I admire the Occupy London protesters in an odd sort of way. Despite what anyone thinks about who they are, where they sleep and their choice of hot beverages, nobody camps out all day every day in St Paul's Cathedral unless their committed to their cause.
However, that does not stop me thinking that they should probably go home. I believe in the founding principles of the movement; that the financial sector should be held as accountable and contribute as much as the rest of us. But can they honestly say anyone is actually listening who weren't before?
Protest is in theory the greatest tool for direct change a democracy can have. It's an immediate focus on the issue your pushing designed to make the public sympathetic to your cause. However, if the government doesn't listen to the public then you might as well go home.
Call me a cynic but I don't know if protest does anything anymore. The recreation of the famous march from Jarrow to London in 1936 reached Trafalgar Square this Saturday to protest against youth unemployment. However despite the march being so famous it had little impact. If the government of 1936 didn't do anything, what is this government going to do?
Jarrow MP Stephen Hepburn said the "cancer" of the City of London had to be cut out and "We won't accept the crumbs on the table."
Claire Laker-Mansfield, one of the organisers, added: "We are marching to demand that the government does more to invest in a decent future for young people."
However what chance do they have? Take the student protest last December; they never exactly listen to the students that tried to protest against higher tuition fees. Instead they demonised them and locked up in prison.
David Miliband, in a question and answer session with students at the University of Birmingham last week, said that the coalition government has allowed the Tory government to be more radical with their policy than had they been in a majority government. With Nick Clegg as the fall guy they are able to pursue unpopular policies that suit no-one except themselves.
The zeal with which the government have thrown themselves into their austerity plan means there is no going back for them now till they're kicked out of government. They can't go back now because it'll prove that they were wrong and that's electoral suicide given how angry people are already. They quite clearly have no idea what to do to get the economy growing again so they have developed a policy of blaming Labour for the economy, blaming the Liberal Democrats for any else and crossing their fingers behind their backs that things will get better by the next election.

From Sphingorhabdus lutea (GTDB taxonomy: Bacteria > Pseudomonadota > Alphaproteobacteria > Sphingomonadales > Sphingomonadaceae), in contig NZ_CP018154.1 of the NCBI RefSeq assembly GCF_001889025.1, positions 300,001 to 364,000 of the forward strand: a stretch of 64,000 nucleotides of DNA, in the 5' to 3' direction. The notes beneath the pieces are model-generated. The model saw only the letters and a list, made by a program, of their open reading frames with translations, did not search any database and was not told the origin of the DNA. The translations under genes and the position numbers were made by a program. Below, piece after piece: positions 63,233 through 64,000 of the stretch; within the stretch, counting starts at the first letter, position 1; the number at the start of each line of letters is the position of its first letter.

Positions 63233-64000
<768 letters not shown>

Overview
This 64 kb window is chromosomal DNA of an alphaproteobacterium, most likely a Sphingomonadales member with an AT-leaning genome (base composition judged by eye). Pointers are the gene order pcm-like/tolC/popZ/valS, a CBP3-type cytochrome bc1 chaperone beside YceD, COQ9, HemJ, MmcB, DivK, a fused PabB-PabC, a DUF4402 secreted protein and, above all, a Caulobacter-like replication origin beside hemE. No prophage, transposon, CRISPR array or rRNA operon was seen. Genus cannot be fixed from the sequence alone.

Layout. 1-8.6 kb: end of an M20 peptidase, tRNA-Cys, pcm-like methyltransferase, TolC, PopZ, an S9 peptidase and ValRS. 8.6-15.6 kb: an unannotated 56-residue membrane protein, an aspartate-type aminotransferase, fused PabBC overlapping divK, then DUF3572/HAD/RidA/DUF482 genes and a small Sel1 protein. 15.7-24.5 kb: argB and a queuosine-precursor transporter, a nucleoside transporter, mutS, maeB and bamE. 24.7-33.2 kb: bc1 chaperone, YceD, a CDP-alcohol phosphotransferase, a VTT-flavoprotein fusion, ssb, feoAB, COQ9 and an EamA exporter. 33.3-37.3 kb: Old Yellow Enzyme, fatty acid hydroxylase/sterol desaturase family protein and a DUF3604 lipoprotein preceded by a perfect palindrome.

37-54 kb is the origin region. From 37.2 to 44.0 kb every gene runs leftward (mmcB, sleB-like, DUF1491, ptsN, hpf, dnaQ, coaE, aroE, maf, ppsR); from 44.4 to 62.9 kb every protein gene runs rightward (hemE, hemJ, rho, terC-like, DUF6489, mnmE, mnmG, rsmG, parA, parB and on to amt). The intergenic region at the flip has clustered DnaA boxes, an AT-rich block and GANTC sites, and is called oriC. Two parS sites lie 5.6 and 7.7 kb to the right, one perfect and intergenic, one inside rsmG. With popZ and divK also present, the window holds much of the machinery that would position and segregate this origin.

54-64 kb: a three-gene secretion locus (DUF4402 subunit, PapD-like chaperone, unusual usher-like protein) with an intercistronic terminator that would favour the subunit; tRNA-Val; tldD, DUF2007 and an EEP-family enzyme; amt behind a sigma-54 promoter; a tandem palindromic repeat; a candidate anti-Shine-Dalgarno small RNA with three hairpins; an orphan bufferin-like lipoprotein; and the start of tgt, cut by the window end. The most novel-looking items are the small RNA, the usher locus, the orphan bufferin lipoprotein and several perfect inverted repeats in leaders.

Public image means nothing to them because Labour is still in the wilderness and the Liberal Democrats are stuck in government with them until they cut the cord.
What is to say that the public even care about Occupy London anyway? There is a certain sense of fait accompli about the British public's attitude to bankers now. Gone are the days of public vitriol and picketing outside Fred Goodwin's house. After hundreds and hundreds of empty promises from both Labour and the coalition about reigning in bankers' excesses the public have given up all hope of it actually happening.
Plus there was the well orchestrated and subtle campaign by the Conservative party around the last election to quietly shift the blame from the extravagant risks taking financial sector to those dastardly the public sector workers whose desire to keep warm in winter in their old age somehow bankrupted the entire world economy. Whilst reporting on the teacher's march through Birmingham in June I witnessed one angry member of public venomously remonstrating with a protester saying 'I pay your wages' and running off before hearing the obvious 'we educate your kids' retort.
Given the media backlash against the Occupy London saying they're all Starbucks drinking sell-outs that go back to Daddy's mansion in Chelsea every night how long is it before the public turn on them? Especially now the protest has turned in Occupy St Pauls, the message of the original protest has been lost in the debate about St Pauls' policy on squatters and the resulting internal power struggle.
Call me cynical but I'm sceptical about the power of protest. Maybe it could stop a government in its tracks back in the day but in an age of public apathy and lack of political alternatives what can it change? Seventy five years from now we will probably look back on Occupy London as an iconic moment in much the way we see the original Jarrow march now. However, like the Jarrow march, will they actually achieve anything other than a hallowed place in history?